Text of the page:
The veteran is currently suffering from a health condition.
The current health problem is connected to the illness or injury sustained while serving.
Sometimes, Bash said, it's challenging to prove the link between an old injury or illness and a current primary or secondary health problem.
"Often times these soldiers won't have any medical care for a few years – maybe a decade or so," he says. "Say, for example, a guy is a parachutist and he has 100 parachute jumps and hurts his back. Maybe he got an X-ray in service; then he comes back10 years later with a bad lower back. That X-ray may have been positive for a subtle fracture that the people just didn't pick up on – but the VA won't consider the claim or X-ray because there's been such a long time lag."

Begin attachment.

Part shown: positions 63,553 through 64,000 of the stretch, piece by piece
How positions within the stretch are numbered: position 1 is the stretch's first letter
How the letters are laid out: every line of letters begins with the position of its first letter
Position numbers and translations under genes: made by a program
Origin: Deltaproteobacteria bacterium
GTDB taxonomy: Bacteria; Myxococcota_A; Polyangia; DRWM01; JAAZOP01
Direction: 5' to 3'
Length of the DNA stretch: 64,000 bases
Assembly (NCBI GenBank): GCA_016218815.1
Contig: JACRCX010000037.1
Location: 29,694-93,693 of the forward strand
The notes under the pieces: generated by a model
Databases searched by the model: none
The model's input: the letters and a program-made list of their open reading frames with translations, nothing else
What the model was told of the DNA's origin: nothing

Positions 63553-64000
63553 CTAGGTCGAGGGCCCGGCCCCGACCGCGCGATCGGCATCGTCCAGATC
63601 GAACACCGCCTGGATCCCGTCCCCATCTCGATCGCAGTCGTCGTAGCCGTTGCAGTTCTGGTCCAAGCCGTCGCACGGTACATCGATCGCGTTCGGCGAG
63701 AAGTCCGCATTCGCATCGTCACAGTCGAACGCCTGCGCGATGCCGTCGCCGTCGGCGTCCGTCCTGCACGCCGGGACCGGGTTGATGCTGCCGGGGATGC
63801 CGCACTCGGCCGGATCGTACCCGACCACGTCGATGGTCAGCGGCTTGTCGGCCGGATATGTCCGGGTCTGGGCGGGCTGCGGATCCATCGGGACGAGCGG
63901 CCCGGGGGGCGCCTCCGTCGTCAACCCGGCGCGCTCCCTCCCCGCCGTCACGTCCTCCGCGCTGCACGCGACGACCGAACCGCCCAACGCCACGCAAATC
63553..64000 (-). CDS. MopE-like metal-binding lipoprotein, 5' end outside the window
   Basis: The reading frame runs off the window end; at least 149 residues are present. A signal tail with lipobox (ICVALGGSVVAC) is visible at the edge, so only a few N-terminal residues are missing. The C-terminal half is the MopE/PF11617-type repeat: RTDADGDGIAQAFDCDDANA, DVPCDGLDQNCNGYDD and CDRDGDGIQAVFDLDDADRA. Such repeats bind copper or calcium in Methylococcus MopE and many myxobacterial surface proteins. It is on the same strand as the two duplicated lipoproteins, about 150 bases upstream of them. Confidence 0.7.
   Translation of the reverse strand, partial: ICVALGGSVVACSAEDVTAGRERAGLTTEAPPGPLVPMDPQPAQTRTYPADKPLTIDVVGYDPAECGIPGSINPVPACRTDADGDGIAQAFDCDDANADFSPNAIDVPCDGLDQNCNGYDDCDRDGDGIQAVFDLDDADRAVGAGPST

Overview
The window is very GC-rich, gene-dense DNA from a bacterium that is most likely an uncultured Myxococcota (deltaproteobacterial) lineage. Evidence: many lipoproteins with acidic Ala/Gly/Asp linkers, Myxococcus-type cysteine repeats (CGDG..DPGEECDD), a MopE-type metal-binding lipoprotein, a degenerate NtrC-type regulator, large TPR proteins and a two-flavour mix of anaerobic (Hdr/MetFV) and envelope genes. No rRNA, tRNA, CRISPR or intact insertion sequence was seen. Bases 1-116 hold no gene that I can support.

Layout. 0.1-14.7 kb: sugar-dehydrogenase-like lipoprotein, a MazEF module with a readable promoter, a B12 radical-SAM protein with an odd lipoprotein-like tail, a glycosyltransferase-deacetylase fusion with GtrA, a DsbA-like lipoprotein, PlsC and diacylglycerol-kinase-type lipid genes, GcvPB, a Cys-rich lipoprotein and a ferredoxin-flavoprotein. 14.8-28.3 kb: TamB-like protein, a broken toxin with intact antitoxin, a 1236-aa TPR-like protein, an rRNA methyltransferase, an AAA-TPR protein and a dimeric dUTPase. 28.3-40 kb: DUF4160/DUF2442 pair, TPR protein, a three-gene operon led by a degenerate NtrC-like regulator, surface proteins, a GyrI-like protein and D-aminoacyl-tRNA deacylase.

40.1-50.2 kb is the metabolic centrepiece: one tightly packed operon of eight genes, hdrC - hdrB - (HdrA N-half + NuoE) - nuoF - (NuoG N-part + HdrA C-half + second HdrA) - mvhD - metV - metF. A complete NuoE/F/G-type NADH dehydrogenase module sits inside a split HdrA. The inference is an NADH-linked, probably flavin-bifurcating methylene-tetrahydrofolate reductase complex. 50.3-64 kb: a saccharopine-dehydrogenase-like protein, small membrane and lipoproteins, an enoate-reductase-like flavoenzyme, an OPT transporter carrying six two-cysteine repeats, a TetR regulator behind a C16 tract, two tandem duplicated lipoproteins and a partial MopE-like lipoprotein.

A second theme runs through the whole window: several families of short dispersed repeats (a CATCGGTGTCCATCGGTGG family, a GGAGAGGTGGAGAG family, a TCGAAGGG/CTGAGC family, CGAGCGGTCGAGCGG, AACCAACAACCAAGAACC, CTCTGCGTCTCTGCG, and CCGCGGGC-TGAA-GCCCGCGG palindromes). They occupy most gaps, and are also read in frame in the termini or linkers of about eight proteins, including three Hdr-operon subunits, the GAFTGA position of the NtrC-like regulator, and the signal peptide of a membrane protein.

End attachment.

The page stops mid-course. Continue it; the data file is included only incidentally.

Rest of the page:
The larger and more complex the case – the more difficult it usually is to resolve, he says. Getting claims approved is all about medical documentation. But if a veteran is injured in the field and sees a medic rather than a doctor, or doesn't get necessary tests, the original records may not do the job. But there are ways around this.
"If the soldier is in combat then the standard is lower, and it helps also if you have buddy statements. If you have witnesses who say, 'Yes, he got hurt', then that helps justify an early diagnosis of injury."
Research shows, and Bash's experience confirms that veterans often sustain injuries that don't show up immediately. Cancers or lung damage connected to chemical exposure, are one obvious example. Post-traumatic stress disorder is another. But many different conditions don't show up straight away. "The joint or the organ structure often degrades slowly around an injury or infection site," Bash explains. "An illness like tuberculosis might not manifest for a while." Other infections can also take a while to do their damage, he says.